The Difference Between Cobalt & Carbide Drill Bits

The Difference Between Cobalt & Carbide Drill Bits

The Difference Between Cobalt & Carbide Drill Bits

The Difference Between Cobalt & Carbide Drill Bits

Choosing between various drill bit types is a difficult task. With so many sizes and shape variations, they all serve different purposes.

When high-speed steel (HSS) drill bits don’t cut it, choosing between cobalt and carbide drill bits can quickly become time-consuming. Luckily, here are some notable differences that will help save you time during your decision-making and help improve drilling performance.

What Is a Cobalt Drill Bit?

Cobalt drill bits often get constructed using steel or another alloy combined with five to eight percent cobalt. Cobalt drill bits make for optimal high-temperature applications and offer extreme durability.

Cobalt drill bits can work longer without cutting fluids or cooldown periods, cutting through materials including cast iron, titanium, bronze, and stainless steel. They are also corrosion-resistant but are often fragile and need adequate care.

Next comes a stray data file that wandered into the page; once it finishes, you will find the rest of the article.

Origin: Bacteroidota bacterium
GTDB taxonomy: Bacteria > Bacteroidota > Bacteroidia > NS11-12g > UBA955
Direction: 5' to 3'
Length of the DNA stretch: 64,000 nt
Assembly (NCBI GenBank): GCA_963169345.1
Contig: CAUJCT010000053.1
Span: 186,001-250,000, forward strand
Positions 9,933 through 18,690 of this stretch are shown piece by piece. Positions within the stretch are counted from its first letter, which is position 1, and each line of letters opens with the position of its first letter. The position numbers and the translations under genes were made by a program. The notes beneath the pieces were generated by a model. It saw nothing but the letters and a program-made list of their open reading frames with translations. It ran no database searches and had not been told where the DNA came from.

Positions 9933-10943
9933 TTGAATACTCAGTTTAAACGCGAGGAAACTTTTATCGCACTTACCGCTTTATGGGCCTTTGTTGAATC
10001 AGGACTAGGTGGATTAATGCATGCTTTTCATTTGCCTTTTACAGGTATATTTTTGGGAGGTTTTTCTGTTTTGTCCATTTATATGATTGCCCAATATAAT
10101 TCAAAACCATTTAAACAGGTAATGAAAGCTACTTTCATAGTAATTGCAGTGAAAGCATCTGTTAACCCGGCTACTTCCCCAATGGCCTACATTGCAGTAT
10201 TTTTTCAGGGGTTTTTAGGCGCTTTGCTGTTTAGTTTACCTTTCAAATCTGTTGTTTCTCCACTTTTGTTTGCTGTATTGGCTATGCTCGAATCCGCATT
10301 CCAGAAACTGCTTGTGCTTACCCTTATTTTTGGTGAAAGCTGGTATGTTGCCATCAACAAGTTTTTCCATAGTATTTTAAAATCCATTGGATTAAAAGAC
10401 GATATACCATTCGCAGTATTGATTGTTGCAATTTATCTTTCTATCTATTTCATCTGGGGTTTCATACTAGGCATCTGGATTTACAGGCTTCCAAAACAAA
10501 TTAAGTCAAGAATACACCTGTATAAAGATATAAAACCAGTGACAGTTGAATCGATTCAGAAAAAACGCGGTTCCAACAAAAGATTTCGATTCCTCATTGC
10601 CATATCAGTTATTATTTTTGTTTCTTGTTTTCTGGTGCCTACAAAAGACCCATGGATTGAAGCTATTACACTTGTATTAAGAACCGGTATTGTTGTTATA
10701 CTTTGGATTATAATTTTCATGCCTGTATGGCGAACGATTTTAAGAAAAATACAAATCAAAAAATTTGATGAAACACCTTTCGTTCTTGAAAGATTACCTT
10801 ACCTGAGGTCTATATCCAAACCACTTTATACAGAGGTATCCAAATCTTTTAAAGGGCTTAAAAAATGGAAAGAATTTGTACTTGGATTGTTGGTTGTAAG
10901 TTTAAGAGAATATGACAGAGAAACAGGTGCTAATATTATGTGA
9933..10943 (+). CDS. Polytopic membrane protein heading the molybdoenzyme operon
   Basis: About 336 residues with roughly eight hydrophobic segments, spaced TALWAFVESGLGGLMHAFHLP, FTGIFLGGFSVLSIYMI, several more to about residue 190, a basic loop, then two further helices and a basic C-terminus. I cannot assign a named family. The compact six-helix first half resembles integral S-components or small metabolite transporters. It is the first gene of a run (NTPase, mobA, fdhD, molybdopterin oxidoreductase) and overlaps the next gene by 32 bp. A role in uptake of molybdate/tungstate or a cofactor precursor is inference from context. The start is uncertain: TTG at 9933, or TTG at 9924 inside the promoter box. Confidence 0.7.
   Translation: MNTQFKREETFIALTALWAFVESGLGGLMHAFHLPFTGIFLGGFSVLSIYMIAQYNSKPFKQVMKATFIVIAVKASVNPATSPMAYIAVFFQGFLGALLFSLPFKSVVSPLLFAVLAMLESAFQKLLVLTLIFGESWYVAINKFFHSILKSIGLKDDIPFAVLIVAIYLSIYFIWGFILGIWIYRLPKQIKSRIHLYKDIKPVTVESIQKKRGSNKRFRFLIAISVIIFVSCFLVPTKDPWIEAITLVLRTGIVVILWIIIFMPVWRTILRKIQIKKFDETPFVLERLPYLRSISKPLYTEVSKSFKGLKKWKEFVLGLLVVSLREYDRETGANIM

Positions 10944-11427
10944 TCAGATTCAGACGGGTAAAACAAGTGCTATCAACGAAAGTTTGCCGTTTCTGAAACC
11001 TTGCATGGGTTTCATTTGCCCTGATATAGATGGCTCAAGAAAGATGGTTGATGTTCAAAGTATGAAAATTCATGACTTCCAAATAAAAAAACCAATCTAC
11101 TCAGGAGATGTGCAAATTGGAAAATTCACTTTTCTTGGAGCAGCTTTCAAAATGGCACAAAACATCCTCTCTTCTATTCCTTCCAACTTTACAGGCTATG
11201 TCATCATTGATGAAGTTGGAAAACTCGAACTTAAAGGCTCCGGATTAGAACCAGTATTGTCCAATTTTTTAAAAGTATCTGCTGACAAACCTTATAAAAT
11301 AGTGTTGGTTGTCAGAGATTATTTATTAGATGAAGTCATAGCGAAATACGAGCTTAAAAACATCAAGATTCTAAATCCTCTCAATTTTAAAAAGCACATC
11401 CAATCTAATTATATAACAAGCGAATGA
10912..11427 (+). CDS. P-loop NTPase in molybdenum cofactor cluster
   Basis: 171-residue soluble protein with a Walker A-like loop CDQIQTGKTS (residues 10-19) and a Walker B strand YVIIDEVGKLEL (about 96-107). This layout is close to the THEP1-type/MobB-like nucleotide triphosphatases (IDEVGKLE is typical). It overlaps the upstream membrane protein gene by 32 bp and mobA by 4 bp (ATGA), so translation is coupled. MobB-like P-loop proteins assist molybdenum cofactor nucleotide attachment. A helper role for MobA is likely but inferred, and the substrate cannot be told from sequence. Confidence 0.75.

What Is a Carbide Drill Bit?

Carbide drill bits are a high-end option for manufacturing and computer numeric control applications. They are tough, provide high-heat dissipation rates, and maintain an edge for longer than other drill bits.

However, carbide drill bits can break apart if misused due to their brittle nature. Moreover, they also make for optimal masonry or stonework.

Cobalt vs. Carbide Drill Bits

There are many differences between cobalt and carbide drill bits, especially regarding their pros and cons. Firstly, cobalt drill bits can easily resharpen after repeated use, cut through soft or hard materials, and cost less than carbide drill bits. Carbide drill bits last longer than cobalt drill bits, have higher heat resistance, work at very high speeds to decrease manufacturing speeds, and provide toughness to cut through non-ferrous heavy metals and reinforced plastics.

However, both carbide and cobalt drill bits have minor downsides. Carbide drill bits have a higher price point than cobalt drill bits, along with resharpening difficulties, and will need replacement once blunt. Cobalt drill bits quickly chill on rigid materials, can’t perform high drilling speeds like carbide drill bits, and require resharpening after 100 to 200 holes.

At Drill Bit Warehouse, we pride ourselves on being a well-respected drill bit provider that meets ANSI standards and outlasts the competition. We offer cobalt drill bits for hardened steel and abrasive materials, including bronze, titanium, cast iron, stainless steel, and more. To learn more, contact us today about our high-quality drill bits.

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